who the gently caress do you think you are that a real concern is someone breaking into your house, stealing poo poo, and then focusing on breaking your encrypted files

get real

titaniumone
Jun 10, 2001



Kazinsal posted:

Related to not rolling your own crypto, V8's Math.random() has some gnarly collision issues. Includes a graphical representation of noise generated by Safari's Math.random() vs. noise generated by V8's Math.random(). Patterns are immediately visible in the V8 one, while the Safari one is much more random.

i'm the guy running a betting site relying on random numbers who's too stupid to understand the difference between a random number and a unique identifier.

this is an enormous article to explain his tentative grasp on random numbers and never once touches on why isn't he just using UUIDs of some form.

quote:

ENGINEERING THE DISRUPTION OF
REAL MONEY GAMING.
ah i see it's because he's an imbecile

Kazinsal
Dec 13, 2011



I didn't actually read what his situation was, I just assumed it was the gambling equivalent of bitcoin and was curious as to how he hosed everything up.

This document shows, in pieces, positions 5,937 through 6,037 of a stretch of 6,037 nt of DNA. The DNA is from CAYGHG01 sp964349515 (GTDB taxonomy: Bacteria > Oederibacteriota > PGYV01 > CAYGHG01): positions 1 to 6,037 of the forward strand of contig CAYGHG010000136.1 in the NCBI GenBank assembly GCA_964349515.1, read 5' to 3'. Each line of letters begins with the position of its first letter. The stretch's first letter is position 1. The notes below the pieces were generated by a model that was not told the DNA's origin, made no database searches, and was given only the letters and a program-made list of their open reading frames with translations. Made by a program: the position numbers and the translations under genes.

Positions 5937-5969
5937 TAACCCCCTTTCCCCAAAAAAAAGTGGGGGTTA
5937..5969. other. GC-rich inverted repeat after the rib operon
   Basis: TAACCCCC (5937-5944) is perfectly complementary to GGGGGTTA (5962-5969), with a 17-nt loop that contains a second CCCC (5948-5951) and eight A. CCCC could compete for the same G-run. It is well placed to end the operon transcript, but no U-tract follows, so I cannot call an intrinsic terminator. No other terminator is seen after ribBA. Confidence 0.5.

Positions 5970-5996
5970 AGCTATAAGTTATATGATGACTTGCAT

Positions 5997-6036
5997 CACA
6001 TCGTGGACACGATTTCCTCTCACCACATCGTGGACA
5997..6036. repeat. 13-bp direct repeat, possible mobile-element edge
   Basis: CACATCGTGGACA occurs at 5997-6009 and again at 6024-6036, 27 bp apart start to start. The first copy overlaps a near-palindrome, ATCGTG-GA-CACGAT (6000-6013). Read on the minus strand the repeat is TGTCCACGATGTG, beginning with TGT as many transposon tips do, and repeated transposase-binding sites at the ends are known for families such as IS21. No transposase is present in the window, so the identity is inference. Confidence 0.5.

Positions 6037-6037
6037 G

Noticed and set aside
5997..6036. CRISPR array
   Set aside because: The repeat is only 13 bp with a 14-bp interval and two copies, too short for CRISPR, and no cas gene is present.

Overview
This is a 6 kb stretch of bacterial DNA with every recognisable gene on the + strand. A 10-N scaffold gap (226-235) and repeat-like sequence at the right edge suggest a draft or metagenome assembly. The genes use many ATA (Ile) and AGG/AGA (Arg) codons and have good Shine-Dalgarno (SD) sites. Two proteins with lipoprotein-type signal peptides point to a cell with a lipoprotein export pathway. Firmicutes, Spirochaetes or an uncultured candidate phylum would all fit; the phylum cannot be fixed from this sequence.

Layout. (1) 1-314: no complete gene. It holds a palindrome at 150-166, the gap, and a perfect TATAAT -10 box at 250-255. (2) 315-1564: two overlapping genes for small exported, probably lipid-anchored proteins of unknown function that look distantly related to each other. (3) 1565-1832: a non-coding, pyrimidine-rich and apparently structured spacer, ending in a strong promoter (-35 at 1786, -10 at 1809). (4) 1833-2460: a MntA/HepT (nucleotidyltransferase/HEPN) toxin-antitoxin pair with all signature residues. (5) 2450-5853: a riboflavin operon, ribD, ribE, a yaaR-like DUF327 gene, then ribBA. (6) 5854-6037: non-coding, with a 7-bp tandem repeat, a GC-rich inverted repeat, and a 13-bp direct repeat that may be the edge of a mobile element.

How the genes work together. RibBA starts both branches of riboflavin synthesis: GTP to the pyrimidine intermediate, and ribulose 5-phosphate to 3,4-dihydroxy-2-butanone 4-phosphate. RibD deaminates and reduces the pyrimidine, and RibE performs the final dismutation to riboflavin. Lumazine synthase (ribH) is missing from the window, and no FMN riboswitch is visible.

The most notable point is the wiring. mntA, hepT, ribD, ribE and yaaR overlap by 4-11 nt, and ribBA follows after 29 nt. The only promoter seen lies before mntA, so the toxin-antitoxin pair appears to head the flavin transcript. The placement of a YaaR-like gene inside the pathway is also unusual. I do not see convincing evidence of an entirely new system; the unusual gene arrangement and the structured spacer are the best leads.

dougdrums
Feb 25, 2005

MORTAL KOMB---
Uh, never mind. You're basically tonguing a nuke's butthole right now.


OSI bean dip posted:

Any basic understanding of prime numbers would be enough to not let you wonder about why these are the largest pairs. I am not going to explain what is wrong in this code because if you're asking this then you shouldn't dare think about writing such.

How can nerds be so smug.

via
Dec 14, 2013


Wrong thread, I'm sure. But this has been bothering me for at least 15 years. Why were dictionary/brute force attacks ever possible? What is the use in letting a client attempt 1,000,000 passwords? Why would it even let you try five?

MrMoo
Sep 14, 2000



Simple, that requires state and adds complexity to the code.